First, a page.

I hope the cable turned up all right. I meditated a long time before sending it off. Thinking it might scare you, which I trust it did not. Then, hearing that George Pitts was also using the cable method, I was tempted and fell. After all; two arriving together, I told myself, should set all unpleasant thoughts at rest. Did they put it in a greetings envelope? I meant to arrange this, but there was a terrific rush at the last and maybe this was omitted. I wonder if the air mail letter turned up all right.

I went “on the air” the other day for the first time in my life. The captain asked me to talk to the troops on Hot Weather Hygiene and suggested I should broadcast my advice throughout the ship. This I did last Monday - a short talk lasting about 10 minutes, pretty sound advice interspersed with an occasional flippancy. I was just a wee bit nervous before the event, but once I started I found myself quite self-possessed and spouting with great gusto. The microphone was, of course, rigged up in my cabin and all I had to do was to sit at my ease and read the tripe I had written, in a slow clear voice. I think it came through very well, and some at least appreciated it. A few officers have asked me if I can give them a private copy of my remarks.

I am so anxious to know what decision you have made about returning to Gable Cottage (1). The attacks on London are pretty terrific at the moment. However, I feel that the great mother city can “take it” - and I think more than ever that Hitler has sealed his fate. The Londoners love their city with a fierce love, and there is no doubt that the irrepressible Cockneys will never rest - will never refuse the denying of themselves anything on earth - until Nazi Germany has paid the price. I do hope we are beginning to plaster Berlin properly. Being hurt is the only thing the Nazis understand.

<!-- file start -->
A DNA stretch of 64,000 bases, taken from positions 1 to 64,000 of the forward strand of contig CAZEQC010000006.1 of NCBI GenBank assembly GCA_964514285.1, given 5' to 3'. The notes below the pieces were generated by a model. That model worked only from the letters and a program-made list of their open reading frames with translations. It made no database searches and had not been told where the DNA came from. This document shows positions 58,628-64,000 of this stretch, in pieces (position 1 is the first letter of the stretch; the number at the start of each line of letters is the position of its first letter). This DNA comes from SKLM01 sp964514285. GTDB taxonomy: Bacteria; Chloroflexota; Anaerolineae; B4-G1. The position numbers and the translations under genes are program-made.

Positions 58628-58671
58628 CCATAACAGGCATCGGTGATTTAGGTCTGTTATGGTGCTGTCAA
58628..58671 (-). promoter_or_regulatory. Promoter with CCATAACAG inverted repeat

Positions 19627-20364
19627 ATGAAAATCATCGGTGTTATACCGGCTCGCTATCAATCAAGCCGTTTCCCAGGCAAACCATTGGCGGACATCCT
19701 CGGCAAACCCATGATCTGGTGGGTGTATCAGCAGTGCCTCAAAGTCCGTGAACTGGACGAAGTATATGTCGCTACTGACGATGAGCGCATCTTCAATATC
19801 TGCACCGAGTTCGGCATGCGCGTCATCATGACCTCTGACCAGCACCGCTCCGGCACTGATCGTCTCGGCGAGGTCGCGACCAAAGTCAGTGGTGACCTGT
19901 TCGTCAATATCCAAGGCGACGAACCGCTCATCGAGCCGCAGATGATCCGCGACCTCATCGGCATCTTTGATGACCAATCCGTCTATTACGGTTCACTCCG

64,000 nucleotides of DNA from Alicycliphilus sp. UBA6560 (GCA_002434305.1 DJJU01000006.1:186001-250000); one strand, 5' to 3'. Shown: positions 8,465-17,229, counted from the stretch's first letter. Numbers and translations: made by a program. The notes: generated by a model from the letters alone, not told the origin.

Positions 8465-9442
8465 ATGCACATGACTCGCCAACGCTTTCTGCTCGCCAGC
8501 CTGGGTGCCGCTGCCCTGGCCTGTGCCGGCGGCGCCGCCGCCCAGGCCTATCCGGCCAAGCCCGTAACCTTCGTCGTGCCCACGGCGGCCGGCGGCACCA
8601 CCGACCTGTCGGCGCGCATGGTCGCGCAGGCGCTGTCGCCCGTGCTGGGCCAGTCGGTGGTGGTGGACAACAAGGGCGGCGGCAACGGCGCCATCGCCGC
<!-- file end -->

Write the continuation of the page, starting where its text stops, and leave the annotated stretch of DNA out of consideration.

I’ll write again tomorrow, good-bye for today.”

Note: (1) Near Pangbourne, Berkshire

September 12th, 1940: Freetown, Sierra Leone

“The weather is more humid today, and as I write I have a fair roaring behind me. The upper deck is pleasant enough with a breeze which has just a hint of moisture; but the heart of the ship is becoming rather furnace-like. However, the general health of the ship’s company is excellent, and good spirits abound everywhere.

Most of us were very heartened by Winston Churchill’s speech yesterday. It came through poorly in the afternoon, but the recorded transmission at 9.15 p.m. was very good. He is a grand chap - and a mighty leader. Every word he spoke breathed the spirit of confident defiance; here and there an inflection revealed his bitter just hatred of our enemies. He knows just how to kindle the fire of dogged resolution that is always smouldering in our people. I am sure it is aflame now, and as Winston said, will burn steadily and strongly to the end of this nightmare.

I will leave you now, and add a little more tomorrow. Au revoir.”

To be continued